Amsterdam’s Museum Van Loon, a mansion built in 1672 and previously inhabited by descendants of one of the Dutch East India Tea Company founders, was originally established in 1973 to showcase how wealthy merchants of the Netherlands lived in the 17th and 18th centuries. Prior reviews of the permanent exhibition have highlighted the more than fifty family member portraits painted in the 17th century, which is defined as the golden age of Dutch painting. While these paintings still adorn the walls during the current special exhibit, they are dull compared to the histories of those colonised by the occupants, which are brought to life through an immersive, theatrical exhibit inviting participants to travel through walls and across time.
The website warns prospective visitors for this special exhibition that “eight rooms of the house have been overtaken by built-in boxes with semi-transparent fabric. This means that the interiors are NOT on view in their regular settings.” The result is that as one explores the mansion, spaces in which primarily servants worked—such as the kitchen and stable—are left exposed and intact, while the spaces primarily utilised by the homeowners—such as the bedrooms, the reception room, and dining room—are transformed. Much of the furniture of the wealthy inhabitants is partially hidden behind scrim, a special fabric used often in theatrical productions. When scrim is lit from the front, it does not reveal what lies behind it. When the scrim is backlit, hidden objects seem to magically appear.
In the reception room, scrim that is front lit is used to hide the ornate legs of a stone side table and standing lamp that once belonged to wealthy Dutch homeowners. Instead, only the surface of the table is visible. It displays family photos of Hendrina Heirath and Dirk Andreas Ralf, who met and married as enslaved people while working on plantations owned by the Van Loon family. These plantations were located in Suriname in northern South America—far from the Netherlands. The exhibit emphasises that Hendrina and Dirk’s story is one of many that exemplifies the far-reaching impact of Dutch colonialism. Additional artefacts in the living room that are specific to this exhibit include a family tree tracing Hendrina and Dirk’s descendants, photos of the family home they bought after leaving the plantations, and an audio track recounting the extensive history of the family which has ties to Ghana, Indonesia, and Thailand. This reimagined reception room highlights the ubiquitous influence of the Van Loon family and other wealthy Dutch elite on individuals across borders, oceans, and generations.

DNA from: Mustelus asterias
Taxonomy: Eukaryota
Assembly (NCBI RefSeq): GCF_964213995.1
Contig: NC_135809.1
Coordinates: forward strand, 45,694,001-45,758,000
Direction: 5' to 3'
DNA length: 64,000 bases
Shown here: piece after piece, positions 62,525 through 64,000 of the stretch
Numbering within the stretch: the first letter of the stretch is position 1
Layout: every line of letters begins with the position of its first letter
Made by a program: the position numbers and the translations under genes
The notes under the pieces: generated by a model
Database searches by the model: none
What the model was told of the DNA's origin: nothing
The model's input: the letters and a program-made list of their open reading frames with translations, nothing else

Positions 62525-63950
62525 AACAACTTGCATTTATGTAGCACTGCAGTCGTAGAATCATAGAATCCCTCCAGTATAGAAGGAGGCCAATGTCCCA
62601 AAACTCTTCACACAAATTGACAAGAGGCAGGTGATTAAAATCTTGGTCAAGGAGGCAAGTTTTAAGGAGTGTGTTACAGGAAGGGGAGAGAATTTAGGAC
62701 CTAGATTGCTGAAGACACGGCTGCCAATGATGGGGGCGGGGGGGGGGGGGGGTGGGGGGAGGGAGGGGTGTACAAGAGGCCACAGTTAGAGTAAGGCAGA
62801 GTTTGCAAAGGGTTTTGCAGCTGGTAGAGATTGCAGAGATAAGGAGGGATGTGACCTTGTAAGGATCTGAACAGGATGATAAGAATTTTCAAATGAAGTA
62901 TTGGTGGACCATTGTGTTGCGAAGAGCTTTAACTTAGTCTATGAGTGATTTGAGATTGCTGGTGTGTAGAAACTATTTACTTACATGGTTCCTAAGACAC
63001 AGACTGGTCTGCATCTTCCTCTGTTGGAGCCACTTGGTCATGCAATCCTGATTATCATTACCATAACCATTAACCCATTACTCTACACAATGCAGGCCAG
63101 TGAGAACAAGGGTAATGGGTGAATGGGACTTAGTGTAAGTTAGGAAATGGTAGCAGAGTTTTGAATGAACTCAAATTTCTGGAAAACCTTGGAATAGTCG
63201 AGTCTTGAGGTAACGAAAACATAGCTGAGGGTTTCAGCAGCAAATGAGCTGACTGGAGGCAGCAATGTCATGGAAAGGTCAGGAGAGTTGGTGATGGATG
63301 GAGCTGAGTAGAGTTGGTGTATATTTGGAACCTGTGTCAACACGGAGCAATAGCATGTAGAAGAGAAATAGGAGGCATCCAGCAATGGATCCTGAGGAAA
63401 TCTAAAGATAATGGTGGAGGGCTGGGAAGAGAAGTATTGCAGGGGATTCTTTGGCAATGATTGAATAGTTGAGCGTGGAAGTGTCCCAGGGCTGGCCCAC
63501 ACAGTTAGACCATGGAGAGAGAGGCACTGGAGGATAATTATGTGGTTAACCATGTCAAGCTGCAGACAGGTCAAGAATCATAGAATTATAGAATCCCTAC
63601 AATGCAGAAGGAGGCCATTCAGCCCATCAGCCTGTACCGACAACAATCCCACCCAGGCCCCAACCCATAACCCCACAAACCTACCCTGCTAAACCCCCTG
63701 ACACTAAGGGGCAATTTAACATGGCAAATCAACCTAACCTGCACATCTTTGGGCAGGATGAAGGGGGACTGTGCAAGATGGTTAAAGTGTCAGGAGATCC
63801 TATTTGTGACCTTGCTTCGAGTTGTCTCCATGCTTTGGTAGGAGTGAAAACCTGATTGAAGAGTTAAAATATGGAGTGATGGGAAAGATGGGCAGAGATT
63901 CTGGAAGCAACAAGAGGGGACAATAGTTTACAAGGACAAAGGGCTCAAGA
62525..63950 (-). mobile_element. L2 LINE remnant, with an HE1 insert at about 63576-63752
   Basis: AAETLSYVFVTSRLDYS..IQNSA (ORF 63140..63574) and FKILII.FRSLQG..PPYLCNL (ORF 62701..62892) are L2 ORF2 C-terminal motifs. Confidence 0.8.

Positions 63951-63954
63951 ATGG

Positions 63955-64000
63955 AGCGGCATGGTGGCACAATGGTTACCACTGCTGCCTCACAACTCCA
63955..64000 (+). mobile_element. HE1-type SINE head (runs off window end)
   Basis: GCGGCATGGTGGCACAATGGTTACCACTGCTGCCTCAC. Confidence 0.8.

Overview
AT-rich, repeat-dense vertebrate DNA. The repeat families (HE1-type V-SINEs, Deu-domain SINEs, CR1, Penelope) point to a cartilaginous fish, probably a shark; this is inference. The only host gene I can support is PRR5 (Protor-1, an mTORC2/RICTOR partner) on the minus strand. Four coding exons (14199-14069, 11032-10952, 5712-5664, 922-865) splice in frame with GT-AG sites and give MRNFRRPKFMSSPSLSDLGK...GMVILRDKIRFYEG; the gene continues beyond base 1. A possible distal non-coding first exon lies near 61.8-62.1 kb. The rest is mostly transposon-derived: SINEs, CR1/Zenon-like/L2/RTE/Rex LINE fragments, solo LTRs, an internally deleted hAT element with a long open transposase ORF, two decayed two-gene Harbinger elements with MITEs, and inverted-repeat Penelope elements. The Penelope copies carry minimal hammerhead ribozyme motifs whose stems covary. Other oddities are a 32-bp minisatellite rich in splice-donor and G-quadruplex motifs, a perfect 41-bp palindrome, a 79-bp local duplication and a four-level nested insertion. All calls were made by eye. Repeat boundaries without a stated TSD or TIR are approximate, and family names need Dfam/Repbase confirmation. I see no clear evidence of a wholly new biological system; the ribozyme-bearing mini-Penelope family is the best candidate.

In the dining room, scrim is used to upend power. Traditionally, in this room the homeowners would host guests over lavish, multi-course meals. This may have included discussing business that would lead to further oppression of people colonised and enslaved for the profit of the Dutch East India Tea Company. Here, the scrim with front light hides half of the long table. Instead, one sees half of the table with four place settings in front of four empty chairs. In place of the hidden half of the table and four missing chairs, four video screens appear slightly above and across the table from the four visible place settings. The screens feature videos of individuals living in the present time who are descendants of groups colonised by powerful individuals associated with the home. So, one descendant is on screen directly across from one empty dining room chair.
The porcelain tableware that would traditionally be set on the dining room table sits in a cupboard on an adjacent wall, intentionally half-visible through backlit scrim. Instead, the dining room table is set with food and artifacts like a coconut and a banana tree leaf representative of each descendant’s native land. A place card sits in front of each empty chair noting the name of one of four powerful men associated with the Van Loon family and the Dutch East India Tea Company. Two of the place cards show only silhouettes of the men, which depersonalizes them—akin to how enslaved people were depersonalized by colonial rulers.
The descendants on the video take turns speaking in their native languages, bringing to life past injustices done to their ancestors as they confront the empty, still chairs. In this newly conceptualized dining room, one may infer that descendants and ancestors finally have seats at the table as they hover together above and across from the empty seats of the long-deceased wealthy oppressors. The descendants and their ancestors regain power through claiming their own seats at the table—creating space for their histories.
This special exhibit is a collaboration between Amsterdam’s Imagine IC and Speak Up World organisations and the Van Loon Museum. Imagine IC is a community-based organisation whose mission aims for a society in which everyone participates equally. Speak Up World is a community platform for Black, Indigenous and People of Colour that aims to foster personal development, healing, and growth by creating safe spaces to discuss social issues. The result of this collective effort provides participants with an up-to-date experience of this conventional manor and may arguably be the refresh model needed for similar museums and tourist attractions created from former homes of the elite around the world.
Imagine IC and Speak Up World’s exhibition Says Who? Creating space for histories is on display from April 7-July 16, 2023, at the Museum Van Loon, Keizersgracht 672, 1017 ET Amsterdam.